Alcohol products which are strong and cheap are those favoured by the heaviest drinkers who are most at risk of alcohol-related illness and death and young people who have the least disposable income.

Alcohol products which are strong and cheap are those favoured by the heaviest drinkers who are most at risk of alcohol-related illness and death and young people who have the least disposable income.




The Bill consists of 20 draft Heads and includes provisions for:

Minimum Unit Pricing for Alcohol Products

This will make it illegal to sell or advertise for sale alcohol at a price below a set minimum price and is designed to prevent the sale of alcohol at very cheap prices.

Alcohol products which are strong and cheap are those favoured by the heaviest drinkers who are most at risk of alcohol-related illness and death and young people who have the least disposable income.

The MUP will be set at a level which evidence shows will reduce the burden of harm from alcohol. It will be set through secondary legislation (regulation) in consultation and will be based on the number of grams of alcohol in the product.

MUP is not expected to affect the price of alcohol in the on-trade and will be set when the Bill is published.





Health Labelling of Alcohol Products

‘Standard Drink’ or ‘units’ are widely misunderstood by the general public. The Health Research Board’s National Alcohol Diary Survey concluded that the Irish population underestimates the amount that they drink, reporting only 39% of their general alcohol consumption.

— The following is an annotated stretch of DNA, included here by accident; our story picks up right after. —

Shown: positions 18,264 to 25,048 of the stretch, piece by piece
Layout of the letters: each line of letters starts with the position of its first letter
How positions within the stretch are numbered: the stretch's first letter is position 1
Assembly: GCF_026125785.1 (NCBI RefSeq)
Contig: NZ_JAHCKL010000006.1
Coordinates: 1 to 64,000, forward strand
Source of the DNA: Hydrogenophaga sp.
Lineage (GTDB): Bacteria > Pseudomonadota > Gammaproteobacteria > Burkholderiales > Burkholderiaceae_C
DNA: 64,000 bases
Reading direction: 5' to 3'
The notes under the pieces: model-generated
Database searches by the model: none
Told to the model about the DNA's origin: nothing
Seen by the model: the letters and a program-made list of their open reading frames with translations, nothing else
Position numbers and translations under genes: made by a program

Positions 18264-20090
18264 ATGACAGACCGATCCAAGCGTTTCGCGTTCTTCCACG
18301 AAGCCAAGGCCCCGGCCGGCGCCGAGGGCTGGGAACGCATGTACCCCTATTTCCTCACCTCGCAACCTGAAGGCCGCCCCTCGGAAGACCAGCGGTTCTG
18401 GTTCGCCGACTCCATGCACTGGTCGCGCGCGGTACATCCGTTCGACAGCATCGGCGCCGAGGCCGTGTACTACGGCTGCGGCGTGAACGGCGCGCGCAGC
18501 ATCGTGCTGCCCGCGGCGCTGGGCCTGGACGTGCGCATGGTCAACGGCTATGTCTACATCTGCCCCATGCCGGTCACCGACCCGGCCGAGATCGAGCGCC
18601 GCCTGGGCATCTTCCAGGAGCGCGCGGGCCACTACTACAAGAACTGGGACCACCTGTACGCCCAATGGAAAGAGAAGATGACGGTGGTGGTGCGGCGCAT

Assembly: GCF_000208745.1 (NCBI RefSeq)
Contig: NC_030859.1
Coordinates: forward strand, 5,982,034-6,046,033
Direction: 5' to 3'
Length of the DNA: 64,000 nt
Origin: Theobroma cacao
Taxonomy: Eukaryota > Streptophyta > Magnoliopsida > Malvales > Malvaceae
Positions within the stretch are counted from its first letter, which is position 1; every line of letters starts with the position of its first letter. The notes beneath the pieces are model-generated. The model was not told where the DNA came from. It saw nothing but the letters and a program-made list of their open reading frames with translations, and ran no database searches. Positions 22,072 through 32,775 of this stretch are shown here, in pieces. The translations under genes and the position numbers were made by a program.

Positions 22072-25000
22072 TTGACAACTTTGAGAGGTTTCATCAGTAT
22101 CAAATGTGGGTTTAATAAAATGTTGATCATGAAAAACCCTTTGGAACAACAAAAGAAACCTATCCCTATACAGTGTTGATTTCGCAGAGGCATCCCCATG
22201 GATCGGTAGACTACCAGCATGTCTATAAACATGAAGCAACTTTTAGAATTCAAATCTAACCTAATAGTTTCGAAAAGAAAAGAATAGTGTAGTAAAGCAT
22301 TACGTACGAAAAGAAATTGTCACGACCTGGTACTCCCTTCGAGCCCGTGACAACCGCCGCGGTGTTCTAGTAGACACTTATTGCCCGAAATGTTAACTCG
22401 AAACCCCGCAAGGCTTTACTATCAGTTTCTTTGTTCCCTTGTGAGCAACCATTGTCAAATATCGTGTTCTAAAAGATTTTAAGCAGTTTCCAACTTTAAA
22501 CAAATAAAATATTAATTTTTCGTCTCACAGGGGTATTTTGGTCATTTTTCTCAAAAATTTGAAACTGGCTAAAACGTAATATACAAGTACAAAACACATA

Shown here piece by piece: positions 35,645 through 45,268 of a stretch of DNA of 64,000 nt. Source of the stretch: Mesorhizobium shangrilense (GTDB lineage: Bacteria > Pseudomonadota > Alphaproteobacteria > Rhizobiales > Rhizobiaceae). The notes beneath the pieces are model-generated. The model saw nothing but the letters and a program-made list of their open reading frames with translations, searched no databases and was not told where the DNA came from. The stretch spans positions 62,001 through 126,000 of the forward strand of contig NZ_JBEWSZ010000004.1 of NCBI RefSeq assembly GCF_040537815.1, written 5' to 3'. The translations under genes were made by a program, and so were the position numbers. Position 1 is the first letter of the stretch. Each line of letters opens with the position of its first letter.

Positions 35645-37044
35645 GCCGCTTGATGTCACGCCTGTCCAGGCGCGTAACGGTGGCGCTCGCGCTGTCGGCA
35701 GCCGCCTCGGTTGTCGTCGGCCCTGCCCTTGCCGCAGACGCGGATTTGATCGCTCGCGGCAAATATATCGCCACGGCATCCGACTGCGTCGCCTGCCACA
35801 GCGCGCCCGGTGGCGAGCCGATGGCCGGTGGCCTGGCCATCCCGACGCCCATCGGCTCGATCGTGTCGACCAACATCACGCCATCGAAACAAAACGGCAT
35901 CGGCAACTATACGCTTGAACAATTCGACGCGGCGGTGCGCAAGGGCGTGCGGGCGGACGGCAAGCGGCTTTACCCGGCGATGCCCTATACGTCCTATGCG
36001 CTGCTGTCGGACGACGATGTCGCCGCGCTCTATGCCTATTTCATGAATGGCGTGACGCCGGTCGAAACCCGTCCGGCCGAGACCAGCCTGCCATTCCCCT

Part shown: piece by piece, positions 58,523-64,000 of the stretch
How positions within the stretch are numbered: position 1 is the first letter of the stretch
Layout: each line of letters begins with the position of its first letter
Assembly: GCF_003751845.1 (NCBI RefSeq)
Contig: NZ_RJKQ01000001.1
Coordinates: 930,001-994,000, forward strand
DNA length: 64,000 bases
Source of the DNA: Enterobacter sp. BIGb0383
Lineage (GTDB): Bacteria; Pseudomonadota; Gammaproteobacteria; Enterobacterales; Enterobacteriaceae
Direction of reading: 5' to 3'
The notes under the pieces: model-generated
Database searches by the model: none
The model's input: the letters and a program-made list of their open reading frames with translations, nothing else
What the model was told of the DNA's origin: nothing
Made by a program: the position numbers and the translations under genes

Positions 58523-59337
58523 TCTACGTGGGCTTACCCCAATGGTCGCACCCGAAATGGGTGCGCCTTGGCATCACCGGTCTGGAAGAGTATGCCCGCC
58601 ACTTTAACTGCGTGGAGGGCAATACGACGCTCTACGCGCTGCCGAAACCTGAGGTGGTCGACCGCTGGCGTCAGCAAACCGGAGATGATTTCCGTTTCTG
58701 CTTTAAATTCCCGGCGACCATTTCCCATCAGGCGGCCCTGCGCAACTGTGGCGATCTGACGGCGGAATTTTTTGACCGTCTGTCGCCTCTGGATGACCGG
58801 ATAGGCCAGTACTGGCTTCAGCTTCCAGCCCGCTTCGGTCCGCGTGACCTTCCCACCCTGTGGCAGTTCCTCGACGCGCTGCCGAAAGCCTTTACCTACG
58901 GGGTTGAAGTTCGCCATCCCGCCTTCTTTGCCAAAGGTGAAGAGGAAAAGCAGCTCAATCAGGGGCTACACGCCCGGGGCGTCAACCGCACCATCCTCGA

The Bill provides that labels on alcohol products will contain:

  •        Health warnings and advice (including for pregnancy)
  •        The amount of pure alcohol as measured in grams
  •        The calorie count.

Under the Bill, on-licence holders are obliged to provide this information to customers in relation to alcohol products sold on draught or in measures eg pints, glasses of wine and measures of spirits. Health warnings and advice will also be included on all promotional material.

The Department plans to conduct primary research through focus groups to inform health labelling to ensure clarity and efficacy of message.


New Enforcement Powers for Environmental Health Officers

Provisions to be enforced by EHOs include those in respect of:structural separation of alcohol from other products under section 9 of the Intoxicating Liquor Act 2008 when it is commenced